Scoring his first goal in our opening Premier League match was a great way for Roberto Soldado to get his Spurs career off to a flying start.
But how was the rest of the Spaniard’s play Sunday afternoon?
Working the channels
In the article “How Roberto Soldado will change Spurs” I looked at his movement and how he can pull away from defenders. Our new number nine was at this all afternoon as he worked the channels to great effect.
Our play was based around the combination of Kyle Walker and Aaron Lennon down the right hand side. With the ball here, Roberto Soldado was also moving in to the inside right channel where he received plenty of passes from both Kyle and Aaron.
Once in possession, he was recycling the ball in this area back to these two and then moving in to the box looking for a return.
As looked at in the article above, this side of the field was one frequently worked by Roberto Soldado and Valencia last season. Therefore, it was no surprise to see him being very comfortable out there linking the play.
One such passage of possession where he worked the inside right channel extremely well, was when he moved off the shoulder of the Palace centre backs. Fed in by Kyle Walker once again, Soldado squared the ball for Gylfi Sigurdsson.
The Icelander fired inches wide, but it was a pleasing piece of play.
Soldado working the channel combined the off the shoulder runs of Jermain Defoe with the passing presence of Emmanuel Adebayor circa 2011-12. Rather than having one striker who drops in and links the play well and another who is always looking to play on the shoulder, Roberto Soldado looked a good combination of the two.
Even with the Spaniard working this side of the pitch very well, the more attacking passes came in to him from Danny Rose on the left. This side of the field saw quicker, more diagonal passes directly to him inside the box and gave him the slightly better service.
Roberto Soldado shooting
Despite his good link up play, Roberto Soldado had very few decent opportunities other than his penalty strike (1).
A free kick from Gylfi Sigurdsson saw him try a deft flick with the outside of the boot that flew over (2). Had it gone in it would have been a contender for goal of the season.
A better cross from Danny Rose (3) saw him plant a header wide, but as mentioned above, this is where the more direct service was coming from.
The chance he seemed most disappointed about was the near post flick with his left foot (4).
I looked in the Crystal Palace 0 Spurs 1 match report at how Lennon and Walker were looking to play passes in behind the Eagles’ full back for a runner to latch on to. Kyle fed Aaron on the move and Soldado nicked his low cross straight at the Palace keeper.
It was a neat move and will form the basis of how we try to carve open the opposition this season and arguably Soldado’s best chance from open play.
The penalty apart, we didn’t really get to see many chances for Roberto Soldado to shoot. He does like to take the ball first time, as we saw on the flick from Sigurdsson’s free kick and also on Lennon’s low cross.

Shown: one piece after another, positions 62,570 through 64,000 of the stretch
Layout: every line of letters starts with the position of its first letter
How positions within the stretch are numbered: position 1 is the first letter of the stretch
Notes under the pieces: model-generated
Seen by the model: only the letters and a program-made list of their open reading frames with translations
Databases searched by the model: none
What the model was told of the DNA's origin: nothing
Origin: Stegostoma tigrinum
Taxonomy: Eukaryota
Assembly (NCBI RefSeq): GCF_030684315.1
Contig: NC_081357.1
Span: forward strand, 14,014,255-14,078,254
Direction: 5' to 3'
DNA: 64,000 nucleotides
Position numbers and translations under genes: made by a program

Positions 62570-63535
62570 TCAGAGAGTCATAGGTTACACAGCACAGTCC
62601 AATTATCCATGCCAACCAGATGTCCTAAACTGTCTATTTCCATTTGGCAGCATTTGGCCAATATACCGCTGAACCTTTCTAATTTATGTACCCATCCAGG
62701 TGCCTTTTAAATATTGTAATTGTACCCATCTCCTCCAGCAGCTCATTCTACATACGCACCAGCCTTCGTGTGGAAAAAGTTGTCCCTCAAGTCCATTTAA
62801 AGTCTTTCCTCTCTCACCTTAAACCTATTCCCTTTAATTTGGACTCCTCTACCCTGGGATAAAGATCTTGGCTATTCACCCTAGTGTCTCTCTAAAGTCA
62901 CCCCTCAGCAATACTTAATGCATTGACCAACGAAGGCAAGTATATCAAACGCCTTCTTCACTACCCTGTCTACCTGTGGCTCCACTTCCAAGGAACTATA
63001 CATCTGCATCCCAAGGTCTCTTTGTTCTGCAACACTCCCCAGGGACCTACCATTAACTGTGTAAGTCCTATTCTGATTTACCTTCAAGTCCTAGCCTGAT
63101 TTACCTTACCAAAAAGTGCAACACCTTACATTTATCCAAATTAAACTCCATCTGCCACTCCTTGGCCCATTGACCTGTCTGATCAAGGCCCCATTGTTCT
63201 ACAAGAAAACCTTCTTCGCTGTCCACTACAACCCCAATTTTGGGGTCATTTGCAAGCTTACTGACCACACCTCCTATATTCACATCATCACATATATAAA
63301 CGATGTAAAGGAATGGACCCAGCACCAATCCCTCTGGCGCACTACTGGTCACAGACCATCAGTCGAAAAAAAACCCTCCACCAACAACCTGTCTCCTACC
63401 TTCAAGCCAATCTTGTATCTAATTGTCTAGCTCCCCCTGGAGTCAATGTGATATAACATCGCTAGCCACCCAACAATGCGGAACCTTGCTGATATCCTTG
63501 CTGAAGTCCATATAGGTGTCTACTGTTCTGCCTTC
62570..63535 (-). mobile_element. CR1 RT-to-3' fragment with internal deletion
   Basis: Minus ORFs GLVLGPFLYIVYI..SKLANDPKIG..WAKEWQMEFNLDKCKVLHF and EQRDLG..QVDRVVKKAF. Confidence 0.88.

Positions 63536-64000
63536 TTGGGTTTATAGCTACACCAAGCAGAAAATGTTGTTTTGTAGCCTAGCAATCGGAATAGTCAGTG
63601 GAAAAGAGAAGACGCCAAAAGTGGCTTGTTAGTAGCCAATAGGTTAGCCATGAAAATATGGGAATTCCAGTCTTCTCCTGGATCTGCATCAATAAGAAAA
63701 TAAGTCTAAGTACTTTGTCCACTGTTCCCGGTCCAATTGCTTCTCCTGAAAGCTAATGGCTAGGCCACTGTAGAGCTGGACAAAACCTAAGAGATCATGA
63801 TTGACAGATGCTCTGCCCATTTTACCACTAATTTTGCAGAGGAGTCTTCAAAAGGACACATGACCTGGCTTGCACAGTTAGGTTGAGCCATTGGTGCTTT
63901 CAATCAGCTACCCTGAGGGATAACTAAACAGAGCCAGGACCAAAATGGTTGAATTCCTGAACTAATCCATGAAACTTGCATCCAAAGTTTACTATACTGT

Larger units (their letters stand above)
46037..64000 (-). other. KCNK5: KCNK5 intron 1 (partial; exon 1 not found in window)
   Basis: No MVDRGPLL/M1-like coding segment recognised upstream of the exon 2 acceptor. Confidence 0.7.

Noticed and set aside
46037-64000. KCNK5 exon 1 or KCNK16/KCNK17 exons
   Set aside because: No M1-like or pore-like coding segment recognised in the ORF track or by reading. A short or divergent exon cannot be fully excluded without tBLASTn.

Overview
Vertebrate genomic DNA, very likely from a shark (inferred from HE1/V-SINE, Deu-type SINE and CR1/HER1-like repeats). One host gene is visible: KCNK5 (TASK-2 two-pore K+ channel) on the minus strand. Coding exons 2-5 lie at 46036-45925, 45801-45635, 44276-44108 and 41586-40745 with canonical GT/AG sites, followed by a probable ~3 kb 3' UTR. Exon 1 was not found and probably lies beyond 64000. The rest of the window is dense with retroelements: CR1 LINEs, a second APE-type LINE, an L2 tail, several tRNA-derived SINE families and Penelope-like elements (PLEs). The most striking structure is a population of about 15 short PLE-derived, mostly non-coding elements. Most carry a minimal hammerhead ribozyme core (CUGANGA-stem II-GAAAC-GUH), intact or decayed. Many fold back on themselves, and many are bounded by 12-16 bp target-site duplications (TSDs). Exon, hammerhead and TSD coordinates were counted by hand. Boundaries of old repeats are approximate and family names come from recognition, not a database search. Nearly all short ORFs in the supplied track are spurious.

With Palace sat so deep, there wasn’t the usual space in the penalty area that he thrives on. Apart from squaring the pass to Gylfi, there also wasn’t another opportunity to run on to a through ball played in-behind.
More, and better, chances should come his way this season.
Roberto Soldado passing
Soldado’s passing was neat and crisp all afternoon. As talked about above, he worked the right side of the pitch well, recycling possession with Walker and Lennon.
Passes backwards and square were easily completed, but where he struggled was with balls played forward, highlighted by the red lines. This is something he’ll need to work on, but overall I was impressed with his chance creation.
The cut back to Sigurdsson (1) showed good awareness of those around him, a feature of Soldado’s play all afternoon. This was also mirrored when he gave up possession with Nacer Chadli bursting through (2). Soldado looked tired by this point given his lack of pre-season. He was aware of the Belgian thundering by at great speed though, which would have caused the defence more problems than if he’d retained possession.
A high and wide shot by Etienne Capoue (3) was the result of some nice hold up play out on the left. Another lay back to Sigurdsson (4) saw the Icelander’s shot blocked from the edge of the area.
Throughout the match, Roberto Soldado did much more than just look like a scorer. If he continues in this way, he will set up his fair share of goals too.
Overall, it was a good debut from our new number nine. Roberto Soldado linked the play well, but also showed the speed and quickness of thought to then burst forward towards the penalty area.
His contribution out on the right with Lennon and Walker was impressive, as we sought to get in behind Palace full back Dean Moxey.
He didn’t get that many chances given Palace’s deep sitting defence, but the signs are very encouraging that there are not only goals, but also assists in his locker. On his first Premier League start, Roberto Soldado looked much more than just a goalscorer.